a sentence in an interrogative form, addressed to someone in order to get information in reply.
a problem for discussion or under discussion; a matter for investigation.
a matter of some uncertainty or difficulty; problem (usually followed by of ): It was simply a question of time.
a subject of dispute or controversy.
a proposal to be debated or voted on, as in a meeting or a deliberative assembly.
the procedure of putting a proposal to vote.
Politics. a problem of public policy submitted to the voters for an expression of opinion.
a controversy that is submitted to a judicial tribunal or administrative agency for decision.
the interrogation by which information is secured.
Obsolete. judicial examination or trial.
the act of asking or inquiring; interrogation; query.
inquiry into or discussion of some problem or doubtful matter.
verb (used with object)
to ask (someone) a question; ask questions of; interrogate.
to ask or inquire.
to make a question of; doubt: He questioned her sincerity.
to challenge or dispute: She questioned the judge's authority in the case.
verb (used without object)
to ask a question or questions.
beg the question. beg ( def 9 ).
beyond question, beyond dispute; without doubt: It was, beyond question, a magnificent performance. Also, beyond all question.
call in/into question,
to dispute; challenge.
to cast doubt upon; question: This report calls into question all previous research on the subject.
in question,
under consideration.
in dispute.
out of the question, not to be considered; unthinkable; impossible: She thought about a trip to Spain but dismissed it as out of the question.

1250–1300; (noun) Middle English questio(u)n, questiun < Anglo-French questiun, Middle French question < Latin quaestiōn- (stem of quaestiō), equivalent to quaes-, stem of quaerere to ask + -tiōn- -tion; (v.) late Middle English < Middle French questioner, derivative of the noun

questioner, noun
counterquestion, noun, verb
outquestion, verb (used with object)
prequestion, verb (used with object)
requestion, verb (used with object)
subquestion, noun

1. inquiry, query, interrogation. 11. query, examine. 12. See inquire.

1, 11. answer, reply. Unabridged
Based on the Random House Dictionary, © Random House, Inc. 2014.
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World English Dictionary
question (ˈkwɛstʃən)
1.  a form of words addressed to a person in order to elicit information or evoke a response; interrogative sentence
2.  a point at issue: it's only a question of time until she dies; the question is how long they can keep up the pressure
3.  a difficulty or uncertainty; doubtful point: a question of money; there's no question about it
4.  a.  an act of asking
 b.  an investigation into some problem or difficulty
5.  a motion presented for debate by a deliberative body
6.  put the question to require members of a deliberative assembly to vote on a motion presented
7.  law a matter submitted to a court or other tribunal for judicial or quasi-judicial decision
8.  question of fact (in English law) that part of the issue before a court that is decided by the jury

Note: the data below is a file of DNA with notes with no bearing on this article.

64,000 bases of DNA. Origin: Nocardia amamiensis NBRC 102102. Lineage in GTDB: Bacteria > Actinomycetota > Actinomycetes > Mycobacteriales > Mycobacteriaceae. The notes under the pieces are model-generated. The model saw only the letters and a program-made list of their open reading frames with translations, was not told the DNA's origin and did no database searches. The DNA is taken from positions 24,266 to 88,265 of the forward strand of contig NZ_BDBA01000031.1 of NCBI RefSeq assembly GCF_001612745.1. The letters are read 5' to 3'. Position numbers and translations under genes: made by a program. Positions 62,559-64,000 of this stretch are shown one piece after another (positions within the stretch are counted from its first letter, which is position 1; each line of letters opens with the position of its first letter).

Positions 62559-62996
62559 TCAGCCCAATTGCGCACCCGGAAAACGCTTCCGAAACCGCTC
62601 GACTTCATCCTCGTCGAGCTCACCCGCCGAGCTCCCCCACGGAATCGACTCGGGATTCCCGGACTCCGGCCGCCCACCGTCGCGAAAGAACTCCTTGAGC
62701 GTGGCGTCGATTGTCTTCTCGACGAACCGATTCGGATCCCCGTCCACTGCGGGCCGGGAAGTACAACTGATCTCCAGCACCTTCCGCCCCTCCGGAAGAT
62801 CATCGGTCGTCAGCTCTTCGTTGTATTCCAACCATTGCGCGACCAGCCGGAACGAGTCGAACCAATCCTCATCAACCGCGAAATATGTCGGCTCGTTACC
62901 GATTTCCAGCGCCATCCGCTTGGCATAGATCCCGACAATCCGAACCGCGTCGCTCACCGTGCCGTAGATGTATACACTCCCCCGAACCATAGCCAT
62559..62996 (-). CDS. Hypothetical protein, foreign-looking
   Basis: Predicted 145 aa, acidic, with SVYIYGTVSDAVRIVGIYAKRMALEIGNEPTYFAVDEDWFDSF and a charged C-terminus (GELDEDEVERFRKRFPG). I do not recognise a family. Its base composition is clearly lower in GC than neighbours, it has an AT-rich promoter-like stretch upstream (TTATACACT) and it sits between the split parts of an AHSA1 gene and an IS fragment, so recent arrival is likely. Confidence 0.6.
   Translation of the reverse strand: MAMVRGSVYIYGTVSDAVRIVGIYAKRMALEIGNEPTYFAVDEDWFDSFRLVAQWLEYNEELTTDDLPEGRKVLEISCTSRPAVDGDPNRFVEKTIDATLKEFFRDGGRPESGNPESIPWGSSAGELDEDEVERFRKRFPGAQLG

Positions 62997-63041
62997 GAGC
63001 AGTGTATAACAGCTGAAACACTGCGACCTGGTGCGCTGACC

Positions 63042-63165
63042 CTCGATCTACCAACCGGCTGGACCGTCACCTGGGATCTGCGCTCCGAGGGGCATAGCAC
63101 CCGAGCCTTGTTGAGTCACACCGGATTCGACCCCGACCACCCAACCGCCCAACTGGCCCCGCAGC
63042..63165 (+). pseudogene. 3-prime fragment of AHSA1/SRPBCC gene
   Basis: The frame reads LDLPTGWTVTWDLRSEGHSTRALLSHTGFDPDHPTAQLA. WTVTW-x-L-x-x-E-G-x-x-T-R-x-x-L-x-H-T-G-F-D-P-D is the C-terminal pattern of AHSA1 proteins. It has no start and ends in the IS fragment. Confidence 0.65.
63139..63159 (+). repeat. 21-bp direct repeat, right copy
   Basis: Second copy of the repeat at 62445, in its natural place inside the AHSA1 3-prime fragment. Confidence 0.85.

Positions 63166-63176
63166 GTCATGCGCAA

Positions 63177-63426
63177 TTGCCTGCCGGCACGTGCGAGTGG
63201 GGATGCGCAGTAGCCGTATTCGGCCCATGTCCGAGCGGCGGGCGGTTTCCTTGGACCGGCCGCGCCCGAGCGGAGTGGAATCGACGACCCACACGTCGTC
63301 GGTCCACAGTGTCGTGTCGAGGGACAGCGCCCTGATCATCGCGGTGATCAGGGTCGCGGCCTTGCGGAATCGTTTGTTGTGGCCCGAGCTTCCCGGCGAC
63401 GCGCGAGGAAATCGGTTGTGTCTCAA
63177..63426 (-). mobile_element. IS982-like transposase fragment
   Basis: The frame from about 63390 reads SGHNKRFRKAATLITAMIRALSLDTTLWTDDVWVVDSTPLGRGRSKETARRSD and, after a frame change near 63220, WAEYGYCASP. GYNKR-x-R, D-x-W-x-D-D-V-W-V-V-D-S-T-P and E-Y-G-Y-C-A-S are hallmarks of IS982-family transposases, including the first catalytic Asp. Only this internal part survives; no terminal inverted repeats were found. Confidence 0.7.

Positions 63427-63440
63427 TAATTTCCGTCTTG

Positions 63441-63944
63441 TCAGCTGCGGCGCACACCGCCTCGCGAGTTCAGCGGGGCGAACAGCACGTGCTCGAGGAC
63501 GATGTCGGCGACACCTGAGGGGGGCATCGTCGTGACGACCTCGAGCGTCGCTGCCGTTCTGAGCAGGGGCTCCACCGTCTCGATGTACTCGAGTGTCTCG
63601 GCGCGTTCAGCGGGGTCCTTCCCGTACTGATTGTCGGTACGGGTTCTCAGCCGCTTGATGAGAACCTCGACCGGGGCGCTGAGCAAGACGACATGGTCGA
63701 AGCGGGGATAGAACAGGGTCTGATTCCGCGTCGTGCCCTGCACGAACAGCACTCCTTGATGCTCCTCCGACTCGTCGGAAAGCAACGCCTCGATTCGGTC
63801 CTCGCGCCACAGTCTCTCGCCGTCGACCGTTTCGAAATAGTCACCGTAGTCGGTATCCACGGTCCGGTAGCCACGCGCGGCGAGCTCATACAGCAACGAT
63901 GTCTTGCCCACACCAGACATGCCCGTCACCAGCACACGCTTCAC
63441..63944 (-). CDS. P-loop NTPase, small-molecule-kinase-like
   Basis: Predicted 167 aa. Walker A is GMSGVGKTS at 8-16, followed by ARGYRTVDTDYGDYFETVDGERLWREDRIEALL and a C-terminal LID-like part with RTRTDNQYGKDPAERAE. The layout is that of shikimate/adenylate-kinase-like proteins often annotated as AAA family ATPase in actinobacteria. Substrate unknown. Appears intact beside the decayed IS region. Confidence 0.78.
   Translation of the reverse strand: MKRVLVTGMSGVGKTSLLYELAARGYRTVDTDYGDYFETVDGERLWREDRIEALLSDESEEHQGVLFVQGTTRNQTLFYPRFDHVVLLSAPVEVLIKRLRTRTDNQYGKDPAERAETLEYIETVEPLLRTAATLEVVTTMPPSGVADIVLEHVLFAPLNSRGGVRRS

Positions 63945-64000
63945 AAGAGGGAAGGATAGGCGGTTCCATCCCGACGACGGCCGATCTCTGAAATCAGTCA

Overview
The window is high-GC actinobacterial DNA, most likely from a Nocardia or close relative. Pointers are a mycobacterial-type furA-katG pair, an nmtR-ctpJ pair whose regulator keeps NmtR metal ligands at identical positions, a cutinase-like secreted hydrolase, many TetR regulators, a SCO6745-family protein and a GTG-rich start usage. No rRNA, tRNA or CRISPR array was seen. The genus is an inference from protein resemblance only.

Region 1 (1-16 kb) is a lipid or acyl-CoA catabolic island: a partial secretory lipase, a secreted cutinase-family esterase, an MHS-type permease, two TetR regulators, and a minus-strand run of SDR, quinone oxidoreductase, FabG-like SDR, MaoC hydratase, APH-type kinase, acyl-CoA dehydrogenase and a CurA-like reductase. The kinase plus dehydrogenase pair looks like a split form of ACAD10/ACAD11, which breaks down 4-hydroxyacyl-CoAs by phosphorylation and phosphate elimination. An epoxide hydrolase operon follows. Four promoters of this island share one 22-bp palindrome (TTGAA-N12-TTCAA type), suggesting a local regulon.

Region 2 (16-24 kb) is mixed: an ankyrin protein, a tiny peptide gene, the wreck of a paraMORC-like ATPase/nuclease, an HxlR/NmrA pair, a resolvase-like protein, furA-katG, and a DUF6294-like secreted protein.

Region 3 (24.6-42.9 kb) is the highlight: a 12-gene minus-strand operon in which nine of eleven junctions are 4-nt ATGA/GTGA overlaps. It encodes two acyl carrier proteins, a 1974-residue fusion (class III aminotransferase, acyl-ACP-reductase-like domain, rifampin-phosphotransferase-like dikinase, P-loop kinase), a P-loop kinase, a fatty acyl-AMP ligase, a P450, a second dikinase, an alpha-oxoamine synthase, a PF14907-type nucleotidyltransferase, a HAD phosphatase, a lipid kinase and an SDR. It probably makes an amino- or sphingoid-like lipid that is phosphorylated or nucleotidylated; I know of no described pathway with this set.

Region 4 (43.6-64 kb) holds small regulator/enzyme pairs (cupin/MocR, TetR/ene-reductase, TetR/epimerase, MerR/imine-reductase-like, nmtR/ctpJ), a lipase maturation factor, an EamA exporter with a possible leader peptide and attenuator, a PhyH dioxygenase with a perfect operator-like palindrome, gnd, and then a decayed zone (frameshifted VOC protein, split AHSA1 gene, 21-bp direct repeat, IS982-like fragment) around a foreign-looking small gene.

9.  question of law (in English law) that part of the issue before a court that is decided by the judge
10.  beg the question
 a.  to avoid giving a direct answer by posing another question
 b.  See petitio principii to assume the truth of that which is intended to be proved
11.  beyond (all) question beyond (any) dispute or doubt
12.  call in, into question
 a.  to make (something) the subject of disagreement
 b.  to cast doubt upon the validity, truth, etc, of (something)
13.  in question under discussion: this is the man in question
14.  out of the question beyond consideration; unthinkable or impossible: the marriage is out of the question
15.  informal pop the question to propose marriage
16.  to put a question or questions to (a person); interrogate
17.  to make (something) the subject of dispute or disagreement
18.  to express uncertainty about the validity, truth, etc, of (something); doubt
[C13: via Old French from Latin quaestiō, from quaerere to seek]
usage  The question whether should be used rather than the question of whether or the question as to whether: this leaves open the question whether he acted correctly

Collins English Dictionary - Complete & Unabridged 10th Edition
2009 © William Collins Sons & Co. Ltd. 1979, 1986 © HarperCollins
Publishers 1998, 2000, 2003, 2005, 2006, 2007, 2009
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Word Origin & History

c.1300, from Anglo-Fr. questiun, O.Fr. question "legal inquest," from L. quæstionem (nom. quæstio) "a seeking, inquiry," from root of quærere (pp. quæsitus) "ask, seek" (see query). The verb is first recorded 1470, from O.Fr. questionner (13c.). Question
mark is from 1869, earlier question stop (1862). Depreciatory sense of questionable is attested from 1806.
Online Etymology Dictionary, © 2010 Douglas Harper
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The American Heritage® Dictionary of Idioms by Christine Ammer.
Copyright © 1997. Published by Houghton Mifflin.
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Example sentences
There is an easy answer to this question, and it involves some good news and
  some bad news.
Then there was an awkward silence as though they were waiting for me to answer
  another question.
Myths come into existence to answer a question or to serve a purpose, and one
  may wonder what purpose was served by this myth.
The remaining question is purely hypothetical, and perhaps it would be politic
  to refuse to answer it.
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